Alarmed by two companies claiming K53 billion from government, the Human Rights Defenders Coalition (HRDC) has demanded the Anti-Corruption Bureau (ACB), Fiscal Police and the Public Procurement and Disposal of Assets Authority (PPDA) to investigate the matter.
The development follows revelation by our sister paper The Nation in yesterday’s edition that African Commercial Agency and Reliance Trading Company owned by Abdul Karim Batawarara are demanding the said amount for an agreement signed in March 2012.
The two suppliers signed a K9 billion contract with the Immigration Department to supply uniforms but failed to honour the deal and are now demanding K53 billion, which is more than five times the agreed amount.
This has moved the coalition to ask responsible government agencies to investigate Batawarara and the award of the contracts under question for possible corruption and fraud.
“Where there is reason to believe that crimes occurred; security agencies should arrest and prosecute suspects,” reads part of the statement.
The statement was signed by the group’s national chairperson Timothy Mtambo, his deputy Gift Trapence and regional chairpersons Happy Mhango (North), Madalitso Banda (East), Masauko Thawe (South) and Billy Mayaya (Centre).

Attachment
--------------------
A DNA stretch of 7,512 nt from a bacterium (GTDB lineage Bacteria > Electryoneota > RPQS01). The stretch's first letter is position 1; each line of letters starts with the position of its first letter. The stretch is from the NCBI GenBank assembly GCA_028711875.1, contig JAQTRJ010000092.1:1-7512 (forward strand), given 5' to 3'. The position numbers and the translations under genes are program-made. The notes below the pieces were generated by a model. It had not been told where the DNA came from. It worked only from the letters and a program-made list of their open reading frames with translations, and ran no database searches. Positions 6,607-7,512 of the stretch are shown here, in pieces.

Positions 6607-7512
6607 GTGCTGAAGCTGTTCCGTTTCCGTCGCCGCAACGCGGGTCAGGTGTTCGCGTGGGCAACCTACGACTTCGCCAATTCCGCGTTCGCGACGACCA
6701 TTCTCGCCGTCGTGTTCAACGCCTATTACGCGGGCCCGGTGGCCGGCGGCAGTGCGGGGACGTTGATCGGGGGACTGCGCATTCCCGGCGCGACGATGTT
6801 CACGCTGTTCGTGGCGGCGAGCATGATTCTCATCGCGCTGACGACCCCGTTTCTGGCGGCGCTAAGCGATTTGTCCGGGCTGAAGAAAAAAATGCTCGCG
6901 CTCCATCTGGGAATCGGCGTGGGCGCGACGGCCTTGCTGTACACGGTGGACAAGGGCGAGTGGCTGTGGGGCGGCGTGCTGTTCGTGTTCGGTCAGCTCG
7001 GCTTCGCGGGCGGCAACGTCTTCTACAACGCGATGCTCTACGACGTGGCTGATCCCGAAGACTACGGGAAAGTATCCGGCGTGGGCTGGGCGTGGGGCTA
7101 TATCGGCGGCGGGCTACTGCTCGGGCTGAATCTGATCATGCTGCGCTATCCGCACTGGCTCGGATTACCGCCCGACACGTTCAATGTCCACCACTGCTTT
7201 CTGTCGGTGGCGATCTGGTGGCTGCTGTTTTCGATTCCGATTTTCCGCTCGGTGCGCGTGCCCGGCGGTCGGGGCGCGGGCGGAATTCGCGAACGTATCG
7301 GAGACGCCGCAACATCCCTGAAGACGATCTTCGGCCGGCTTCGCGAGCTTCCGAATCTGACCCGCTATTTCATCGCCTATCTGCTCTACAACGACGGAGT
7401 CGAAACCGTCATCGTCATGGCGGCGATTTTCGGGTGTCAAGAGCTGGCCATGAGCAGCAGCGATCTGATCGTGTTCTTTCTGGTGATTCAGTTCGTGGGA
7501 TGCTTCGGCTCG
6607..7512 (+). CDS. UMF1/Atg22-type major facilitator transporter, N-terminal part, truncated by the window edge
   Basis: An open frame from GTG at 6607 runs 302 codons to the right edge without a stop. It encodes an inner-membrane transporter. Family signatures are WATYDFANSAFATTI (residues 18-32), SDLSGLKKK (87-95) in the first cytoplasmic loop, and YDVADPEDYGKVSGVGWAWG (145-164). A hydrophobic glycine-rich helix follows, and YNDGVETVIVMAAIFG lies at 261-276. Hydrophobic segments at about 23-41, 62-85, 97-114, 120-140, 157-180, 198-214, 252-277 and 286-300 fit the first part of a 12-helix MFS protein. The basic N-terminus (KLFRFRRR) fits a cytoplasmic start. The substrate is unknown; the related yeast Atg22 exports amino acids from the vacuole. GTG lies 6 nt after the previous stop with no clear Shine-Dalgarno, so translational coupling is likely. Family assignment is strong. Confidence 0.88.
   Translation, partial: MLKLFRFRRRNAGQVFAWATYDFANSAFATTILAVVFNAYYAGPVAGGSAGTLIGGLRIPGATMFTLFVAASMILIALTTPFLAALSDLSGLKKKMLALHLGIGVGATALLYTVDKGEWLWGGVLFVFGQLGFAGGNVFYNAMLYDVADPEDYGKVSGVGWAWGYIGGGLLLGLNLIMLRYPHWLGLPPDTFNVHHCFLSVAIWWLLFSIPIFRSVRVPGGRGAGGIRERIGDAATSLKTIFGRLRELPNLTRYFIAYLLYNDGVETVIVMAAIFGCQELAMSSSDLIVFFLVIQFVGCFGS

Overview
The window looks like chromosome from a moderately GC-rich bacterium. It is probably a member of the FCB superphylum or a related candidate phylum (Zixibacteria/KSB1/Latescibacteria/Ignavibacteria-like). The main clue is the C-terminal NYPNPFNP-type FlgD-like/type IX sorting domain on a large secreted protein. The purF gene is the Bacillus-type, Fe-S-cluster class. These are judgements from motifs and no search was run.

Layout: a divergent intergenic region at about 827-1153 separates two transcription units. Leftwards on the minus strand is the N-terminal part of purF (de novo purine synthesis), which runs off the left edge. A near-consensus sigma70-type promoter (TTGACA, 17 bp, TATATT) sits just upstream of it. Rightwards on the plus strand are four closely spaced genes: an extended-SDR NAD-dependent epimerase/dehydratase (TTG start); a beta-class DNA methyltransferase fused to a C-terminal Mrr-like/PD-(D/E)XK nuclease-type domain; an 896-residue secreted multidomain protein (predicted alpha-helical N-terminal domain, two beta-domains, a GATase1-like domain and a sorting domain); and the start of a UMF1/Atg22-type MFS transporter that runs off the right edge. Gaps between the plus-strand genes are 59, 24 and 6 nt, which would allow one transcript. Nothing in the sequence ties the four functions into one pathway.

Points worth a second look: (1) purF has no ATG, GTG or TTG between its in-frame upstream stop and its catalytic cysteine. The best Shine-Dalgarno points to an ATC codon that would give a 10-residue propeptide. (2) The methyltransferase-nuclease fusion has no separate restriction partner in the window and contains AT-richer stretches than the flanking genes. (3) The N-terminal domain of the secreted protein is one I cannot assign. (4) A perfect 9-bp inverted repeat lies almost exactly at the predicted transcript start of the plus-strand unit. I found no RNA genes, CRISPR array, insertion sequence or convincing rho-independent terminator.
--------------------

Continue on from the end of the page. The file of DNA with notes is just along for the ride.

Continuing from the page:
HRDC also want PPDA to immediately disbar the two companies and any firms associated with Batawarara from participating in any public tender in Malawi.
The grouping also want government to suspend all current contracts that Africa Commercial Agency and Reliance Trading Company or any firms associated with Batawarara until the two companies are cleared.
“Should the Malawi Government not act on the above, HRDC will assume that the administration is in consort with the suppliers that want to reap from poor Malawians where they did not sow.
“Should that be the case, HRDC shall include this as one of the demands in the upcoming demonstrations in March 2019. The demonstrations shall be against continued plunder of public resources specifically against Mr. Karim Batawarara, his two companies and the Peter Mutharika-led government,” reads the statement.
The group has also threatened that if its demands are not effected it will have no option but to take legal action because “Malawians have watched with dismay certain questionable suppliers shamelessly siphoning billions out of government through dubious claims and inflation of invoices.”
After signing the contract in 2012, nothing came through from the suppliers and the Immigration Department concluded that the companies’ silence on the order had invalidated the contract.
But on August 1 2017, the department got separate letters from the two companies both dated July 31 2017 with identical message that the goods the department had ordered would be in Malawi “within the next three weeks” and asked the authorities to facilitate duty free clearance from the Malawi Revenue Authority (MRA) for the consignments.
This shocked the department because as far as it was concerned the contracts were no longer valid in view of the five years that elapsed without receiving the goods.
The department then wrote the Attorney General (AG) on August 2 2017 seeking legal advice and the AG advised it to reject the goods based on the lapsed time, forcing the suppliers to resort to courts where government is now fighting the matter. n